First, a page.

emission at 616 nm. Four curves exhibit similar spectroscopic feature, the broad excitation band from 220 nm to 350 nm is ascribed to the O–Mo charge transfer (CT) transition while the lines in 360–500 nm range belong to f–f transitions of Eu3+ ions in the host lattices. The strong excitation band at ∼393 and ∼464 nm attributes to the 7 F0 → 5 L6 and 7 F0 → 5 D2 transitions of Eu3+ , respectively. Comparing the curve a, b with curve c, d, it is obvious that the f–f transitions around 400 nm in curve c and d was strengthen. This may be due to the replacement of partial Sr2+ (4 s2 4p6 ) ions by K+ (3 s2 3p6 ) ions [15]. Fig. 4 represents the emission spectra upon direct excitation the 7 F0 → 5 L6 transition of Eu3+ at 393 nm in the host lattice for Sr0.95 MoO4 :Eu3+ 0.05 (a), Sr0.75 MoO4 :Eu3+ 0.25 (b), K0.15 Sr0.70 MoO4 :Eu3+ 0.15 (c) and K0.25 Sr0.50 MoO4 :Eu3+ 0.25 (d) samples, respectively. The emission spectra are described by the well-known 5 D0 → 7 FJ (J = 0, 1, 2, . . .) emission lines of the Eu3+ ions with the strong emission for J = 2 at 616 nm, which allows that the Eu3+ occupies a center of asymmetry in the host lattice [16]. Other transitions from the 5 DJ excited levels to 7 FJ ground states in the 570–750 nm range are relatively weak. A ratio between the integrated intensity of these two transitions, I0–2 /I0–1 , is used in lanthanide-based systems as a probe of the cation local surroundings [17]. As shown in Fig. 4, the transition 5 D0 → 7 F2 is much stronger than the transition 5 D0 → 7 F1 which suggests that the Eu3+ located in a distorted (or asymmetric) cation environment. This is favorable to improve the color purity of the red phosphor. It can be seen that the luminescence intensity enhances with the increase of the K+ doping ratio because the addition of K+ ions balanced the charge in samples [13]. The relative emission intensities and CIE chromaticity coordinates of Sr1−x MoO4 :Eu3+ x and Kx Sr1−2x MoO4 :Eu3+ x and Y2 O2 S:0.05Eu3+ are listed in Table 1. Usually, a low doping ratio gives weak luminescence while an over-doping ratio perhaps brings quenching of the luminescence. Therefore, the emission intensities of these phosphors under 393 nm excitation were compared. It can be seen that the luminescence intensity of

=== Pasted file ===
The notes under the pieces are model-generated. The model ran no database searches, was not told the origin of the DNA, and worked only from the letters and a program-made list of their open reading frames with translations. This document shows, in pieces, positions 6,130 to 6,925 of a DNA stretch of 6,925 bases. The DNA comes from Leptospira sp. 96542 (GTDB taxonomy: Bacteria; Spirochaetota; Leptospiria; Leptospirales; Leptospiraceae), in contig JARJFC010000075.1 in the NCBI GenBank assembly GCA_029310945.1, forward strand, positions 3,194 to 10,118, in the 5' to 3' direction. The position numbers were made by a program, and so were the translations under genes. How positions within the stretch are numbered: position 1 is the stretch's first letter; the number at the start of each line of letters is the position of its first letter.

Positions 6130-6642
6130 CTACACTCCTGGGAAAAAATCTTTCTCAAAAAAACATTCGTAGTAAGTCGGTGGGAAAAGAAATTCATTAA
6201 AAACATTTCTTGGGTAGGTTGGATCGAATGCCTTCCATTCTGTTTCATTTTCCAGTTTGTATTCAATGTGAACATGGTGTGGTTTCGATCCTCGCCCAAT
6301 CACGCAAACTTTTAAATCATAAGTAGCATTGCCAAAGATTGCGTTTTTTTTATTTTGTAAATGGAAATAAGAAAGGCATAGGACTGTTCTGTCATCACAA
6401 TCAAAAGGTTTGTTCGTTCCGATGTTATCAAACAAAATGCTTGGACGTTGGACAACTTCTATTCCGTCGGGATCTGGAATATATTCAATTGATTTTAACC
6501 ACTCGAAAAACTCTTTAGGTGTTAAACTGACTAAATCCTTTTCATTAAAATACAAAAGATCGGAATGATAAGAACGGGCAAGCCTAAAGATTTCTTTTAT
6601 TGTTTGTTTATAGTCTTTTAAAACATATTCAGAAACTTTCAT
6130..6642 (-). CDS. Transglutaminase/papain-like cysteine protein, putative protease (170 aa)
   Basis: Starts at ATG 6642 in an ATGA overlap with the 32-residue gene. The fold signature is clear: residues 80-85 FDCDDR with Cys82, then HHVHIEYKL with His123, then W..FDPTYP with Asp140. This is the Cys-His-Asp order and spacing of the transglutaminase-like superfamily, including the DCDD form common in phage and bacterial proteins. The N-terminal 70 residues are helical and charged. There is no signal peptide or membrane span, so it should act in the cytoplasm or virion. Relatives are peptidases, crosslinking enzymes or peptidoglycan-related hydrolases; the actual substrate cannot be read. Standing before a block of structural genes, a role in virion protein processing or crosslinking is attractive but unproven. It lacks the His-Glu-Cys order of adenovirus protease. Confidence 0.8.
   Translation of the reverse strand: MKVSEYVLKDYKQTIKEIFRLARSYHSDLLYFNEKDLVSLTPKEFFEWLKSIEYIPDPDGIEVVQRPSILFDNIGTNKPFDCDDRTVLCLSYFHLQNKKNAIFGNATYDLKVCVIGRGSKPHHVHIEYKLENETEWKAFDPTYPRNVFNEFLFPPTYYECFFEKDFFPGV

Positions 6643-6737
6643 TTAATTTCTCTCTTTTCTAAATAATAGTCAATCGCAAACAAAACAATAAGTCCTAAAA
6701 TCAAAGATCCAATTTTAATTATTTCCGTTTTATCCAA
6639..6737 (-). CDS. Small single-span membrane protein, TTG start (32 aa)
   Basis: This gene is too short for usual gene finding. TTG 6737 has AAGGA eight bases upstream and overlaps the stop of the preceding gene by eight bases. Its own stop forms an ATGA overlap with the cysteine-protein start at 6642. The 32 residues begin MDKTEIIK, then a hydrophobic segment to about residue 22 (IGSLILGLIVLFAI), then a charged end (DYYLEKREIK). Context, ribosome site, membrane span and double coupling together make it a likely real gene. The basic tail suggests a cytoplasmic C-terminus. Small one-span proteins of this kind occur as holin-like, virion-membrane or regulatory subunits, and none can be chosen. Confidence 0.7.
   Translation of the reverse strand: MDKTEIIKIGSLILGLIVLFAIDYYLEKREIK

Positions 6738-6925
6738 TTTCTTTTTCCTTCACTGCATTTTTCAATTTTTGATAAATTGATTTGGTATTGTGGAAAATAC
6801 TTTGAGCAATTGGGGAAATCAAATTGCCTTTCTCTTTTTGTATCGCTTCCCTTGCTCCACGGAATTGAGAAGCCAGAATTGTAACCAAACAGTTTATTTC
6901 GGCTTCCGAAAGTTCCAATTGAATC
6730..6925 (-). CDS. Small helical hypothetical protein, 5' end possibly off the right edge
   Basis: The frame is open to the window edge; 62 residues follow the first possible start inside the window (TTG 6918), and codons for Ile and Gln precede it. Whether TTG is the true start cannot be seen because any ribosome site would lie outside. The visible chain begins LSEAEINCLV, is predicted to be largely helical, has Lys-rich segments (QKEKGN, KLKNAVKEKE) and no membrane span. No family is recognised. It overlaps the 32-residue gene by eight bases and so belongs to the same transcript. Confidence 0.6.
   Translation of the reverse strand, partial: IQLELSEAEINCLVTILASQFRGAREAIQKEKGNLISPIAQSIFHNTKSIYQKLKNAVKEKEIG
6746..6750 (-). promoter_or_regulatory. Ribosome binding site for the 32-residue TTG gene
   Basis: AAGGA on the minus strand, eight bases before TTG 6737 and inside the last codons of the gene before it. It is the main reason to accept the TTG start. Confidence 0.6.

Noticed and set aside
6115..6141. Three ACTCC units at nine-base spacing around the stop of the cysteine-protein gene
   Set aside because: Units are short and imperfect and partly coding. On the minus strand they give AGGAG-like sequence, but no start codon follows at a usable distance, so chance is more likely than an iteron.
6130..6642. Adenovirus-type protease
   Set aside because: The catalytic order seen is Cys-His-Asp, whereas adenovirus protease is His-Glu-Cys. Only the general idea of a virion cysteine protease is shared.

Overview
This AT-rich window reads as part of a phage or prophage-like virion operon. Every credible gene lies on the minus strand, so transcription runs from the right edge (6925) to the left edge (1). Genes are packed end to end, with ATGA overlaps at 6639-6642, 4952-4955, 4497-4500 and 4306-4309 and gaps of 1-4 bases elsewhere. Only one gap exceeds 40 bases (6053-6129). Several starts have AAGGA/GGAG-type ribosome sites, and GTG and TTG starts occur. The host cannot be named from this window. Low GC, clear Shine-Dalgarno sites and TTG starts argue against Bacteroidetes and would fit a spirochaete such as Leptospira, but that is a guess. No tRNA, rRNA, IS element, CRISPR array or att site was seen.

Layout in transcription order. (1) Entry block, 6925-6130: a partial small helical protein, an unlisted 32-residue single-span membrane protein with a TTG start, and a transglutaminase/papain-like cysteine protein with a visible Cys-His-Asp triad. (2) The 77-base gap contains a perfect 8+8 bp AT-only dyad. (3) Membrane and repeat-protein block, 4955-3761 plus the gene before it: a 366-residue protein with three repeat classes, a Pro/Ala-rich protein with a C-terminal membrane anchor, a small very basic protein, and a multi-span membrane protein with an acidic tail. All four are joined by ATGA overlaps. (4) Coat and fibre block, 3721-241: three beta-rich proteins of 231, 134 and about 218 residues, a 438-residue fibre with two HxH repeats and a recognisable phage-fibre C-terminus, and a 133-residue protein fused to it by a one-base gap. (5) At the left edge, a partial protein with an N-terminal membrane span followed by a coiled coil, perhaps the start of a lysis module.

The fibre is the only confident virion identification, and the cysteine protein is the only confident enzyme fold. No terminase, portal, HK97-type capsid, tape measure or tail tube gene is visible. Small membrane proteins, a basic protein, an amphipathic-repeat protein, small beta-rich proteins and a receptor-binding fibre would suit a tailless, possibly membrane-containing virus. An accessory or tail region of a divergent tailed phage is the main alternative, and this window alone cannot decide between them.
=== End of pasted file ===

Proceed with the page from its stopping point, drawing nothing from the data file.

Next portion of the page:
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sity is about 2.8 times higher than that of Sr0.75 MoO4 :Eu3+ 0.25 . This can be primarily estimated that the ionic radii of K+ is different from Sr2+ , results in somewhat diverse about the sub-lattice surrounding field around the luminescent center Eu3+ ions, which makes them far away in inversion symmetry in SrMoO4 :Eu3+ [15]. Y2 O2 S:0.05Eu3+ was prepared according to the reference [18]. When the excitation wavelength is 393 nm the emission intensity of Y2 O2 S:0.05Eu3+ is only 24% of the K0.25 Sr0.50 MoO4 :Eu3+ 0.25 . The CIE chromaticity coordinates of all the phosphors are calculated and the values of K0.25 Sr0.50 MoO4 :Eu3+ 0.25 are calculated to be x = 0.64, y = 0.35, which is closer to the standard of NTSC than that of Y2 O2 S:0.05Eu3+ . The results suggest that K0.25 Sr0.50 MoO4 :Eu3+ 0.25 is an efficient red-emitting phosphor for light emitting diodes applications. 4. Conclusions

Fig. 4. Emission spectra (ex = 393 nm) of Sr0.95 MoO4 :Eu3+ 0.05 (a), Sr0.75 MoO4 :Eu3+ 0.25 (b), K0.15 Sr0.70 MoO4 :Eu3+ 0.15 (c) and K0.25 Sr0.50 MoO4 :Eu3+ 0.25 (d) samples calcined at 800 ◦ C.

Sr1−x MoO4 :Eu3+ x enhances with the increase of the Eu3+ doping ratio and reaches a maximum at 25 mol% of Eu3+ . When the Eu3+ doping ratio is higher above 25 mol%, the luminescence intensity reduces contrarily. This quenching process often attributes to energy migration among Eu3+ ions. In order to improve the emission efficiency of Sr1−x MoO4 :Eu3+ x , the series samples, in which some of the Sr2+ ions were substituted by K+ ions, were investigated. The comparison of emission intensity (5 D0 → 7 F2 transition) under 393 nm excitation of Kx Sr1−2x MoO4 :Eu3+ x recorded under the same experimental measurement conditions is also shown in Table 1. With the increase of the component of K+ and Eu3+ (from x = 0.05 to 0.30), the maximum emission intensity appears at x = 0.25 compositions and its intenTable 1 The CIE chromaticity coordinates and phosphors. Phosphor